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August 02, 2006

Comments

Fuse #8

My mother always had a theory that the only reason they taught Julius Caeser in high school was that it was the only Shakespeare play completely bereft of sex jokes.

Little Willow

Fantastic list, Shannon! I highly agree with many of your inclusions, such as

To Kill a Mockingbird by Harper Lee is poignant and important.
Edgar Allen Poe is crazy and great.
Hamlet and AMSND are my favorite Shakespearian tragedy and comedy in turn.
Coraline by Neil Gaiman is fantastic. I also recommend Stardust to anyone who likes the book or film The Princess Bride. (I personally prefer Stardust.)
Fahrenheit 451 rocks. I spook kids by telling them that if the conditions in the book existed, then the book would not exist. (Say that three times fast.)
The fact that you included Alice's Adventures in Wonderland by Lewis Carroll makes me praise you all the more. Alice is undeniably amazing.
I like Speak by Laurie Halse Anderson, but I feel as though I'm the only person who dislikes How I Live Now by Meg Rosoff.

Ally

This is my first post here...hope that's all right.

I think you are exactly right, and this is coming from the point of view of someone who taught 9th and 10th grade English for several years (in UT, and in NY). What I in both places I taught was that teachers still taught the classics, but so many were trying new things. I learned so much as a new teacher from these creative people. Multi-genre research papers, YA novels (Stargirl, Speak, etc.) book clubs (the teacher would buy several copies of 5-6 different books and set up book clubs and discussion groups within class), etc. All of these things worked so well and were unbelievably fun to do as a teacher (and as a student, or so they tell you).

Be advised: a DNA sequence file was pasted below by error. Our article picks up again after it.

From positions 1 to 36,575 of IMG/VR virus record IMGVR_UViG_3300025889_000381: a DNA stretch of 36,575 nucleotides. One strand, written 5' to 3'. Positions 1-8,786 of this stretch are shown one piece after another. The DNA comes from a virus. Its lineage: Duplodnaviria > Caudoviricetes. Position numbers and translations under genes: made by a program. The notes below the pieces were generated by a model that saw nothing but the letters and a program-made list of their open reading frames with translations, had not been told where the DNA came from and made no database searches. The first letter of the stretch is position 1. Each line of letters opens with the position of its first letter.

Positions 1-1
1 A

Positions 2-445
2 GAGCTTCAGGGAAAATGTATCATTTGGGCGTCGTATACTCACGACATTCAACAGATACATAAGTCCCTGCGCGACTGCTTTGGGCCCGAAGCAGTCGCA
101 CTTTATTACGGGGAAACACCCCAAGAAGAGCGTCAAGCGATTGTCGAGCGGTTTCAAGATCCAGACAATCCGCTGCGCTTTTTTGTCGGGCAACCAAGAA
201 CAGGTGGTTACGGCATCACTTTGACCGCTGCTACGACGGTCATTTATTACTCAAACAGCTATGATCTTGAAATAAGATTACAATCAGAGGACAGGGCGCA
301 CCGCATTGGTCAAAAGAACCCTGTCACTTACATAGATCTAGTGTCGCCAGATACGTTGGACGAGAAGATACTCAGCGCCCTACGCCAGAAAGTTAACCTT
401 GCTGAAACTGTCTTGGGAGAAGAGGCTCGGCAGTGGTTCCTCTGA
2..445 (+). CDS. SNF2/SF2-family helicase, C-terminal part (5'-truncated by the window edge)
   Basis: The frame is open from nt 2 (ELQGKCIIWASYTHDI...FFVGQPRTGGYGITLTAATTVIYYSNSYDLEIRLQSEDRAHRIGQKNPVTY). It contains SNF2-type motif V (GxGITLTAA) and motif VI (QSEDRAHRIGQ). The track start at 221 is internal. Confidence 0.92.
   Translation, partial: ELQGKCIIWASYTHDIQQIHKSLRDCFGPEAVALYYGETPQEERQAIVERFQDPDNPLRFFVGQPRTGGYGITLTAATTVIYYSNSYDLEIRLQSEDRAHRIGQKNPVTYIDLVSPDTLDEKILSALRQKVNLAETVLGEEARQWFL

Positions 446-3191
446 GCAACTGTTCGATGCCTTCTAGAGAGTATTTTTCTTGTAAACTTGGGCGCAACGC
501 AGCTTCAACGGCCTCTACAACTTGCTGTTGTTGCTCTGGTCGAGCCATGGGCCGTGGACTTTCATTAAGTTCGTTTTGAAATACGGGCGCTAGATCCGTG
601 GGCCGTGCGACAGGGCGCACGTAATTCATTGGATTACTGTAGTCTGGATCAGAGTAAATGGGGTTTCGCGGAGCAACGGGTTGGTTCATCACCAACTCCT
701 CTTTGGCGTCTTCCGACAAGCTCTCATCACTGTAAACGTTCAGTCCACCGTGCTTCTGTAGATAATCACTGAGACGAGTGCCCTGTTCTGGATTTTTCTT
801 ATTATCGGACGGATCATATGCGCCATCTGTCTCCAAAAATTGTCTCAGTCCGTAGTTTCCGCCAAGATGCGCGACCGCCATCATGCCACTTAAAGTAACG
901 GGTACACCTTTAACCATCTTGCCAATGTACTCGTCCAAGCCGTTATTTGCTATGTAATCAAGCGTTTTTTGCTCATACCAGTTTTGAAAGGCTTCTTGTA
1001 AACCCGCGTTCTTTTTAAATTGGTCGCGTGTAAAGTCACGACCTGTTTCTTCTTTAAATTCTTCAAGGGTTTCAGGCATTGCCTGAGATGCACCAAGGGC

My husband (who grew up in Seattle) had the most interesting English experience. For his freshman and sophomore years, he had what you would consider basic English (research papers, classics, etc.). Then, as a junior/senior, he could take semester long electives in lots of fun areas. He took sports lit, science fiction, Shakespeare, and creative writing. How fun would that be?!? I wish they would do this in more places, and start earlier.

So the point of this long post? You are right on, and I think a lot of English teachers realize that, and have been and are heading your way. Hopefully, this trend I saw so often won't being stifled by people afraid of change (and the outrageous testing requirements...but that's a whole new post). :)

hwalk

Like the list, except I don't like Farenheit 451 and think that no one should be required read science fiction novels and should instead be introduced to the genre by short stories, especially Isaac Asimov's stories, which are amazing.

And I think that newspaper reading and blog reading should also be required reading, because you learn a whole lot more in a shorter time by reading these things.

And why don't we ever study nonfiction in high school? Fiction is always considered so important, and no one learns that nonfiction books can be really compelling and interesting as well. Biographies shoudd be required reading, as well as a range of nonfiction according the interest of the individual student.

hwalk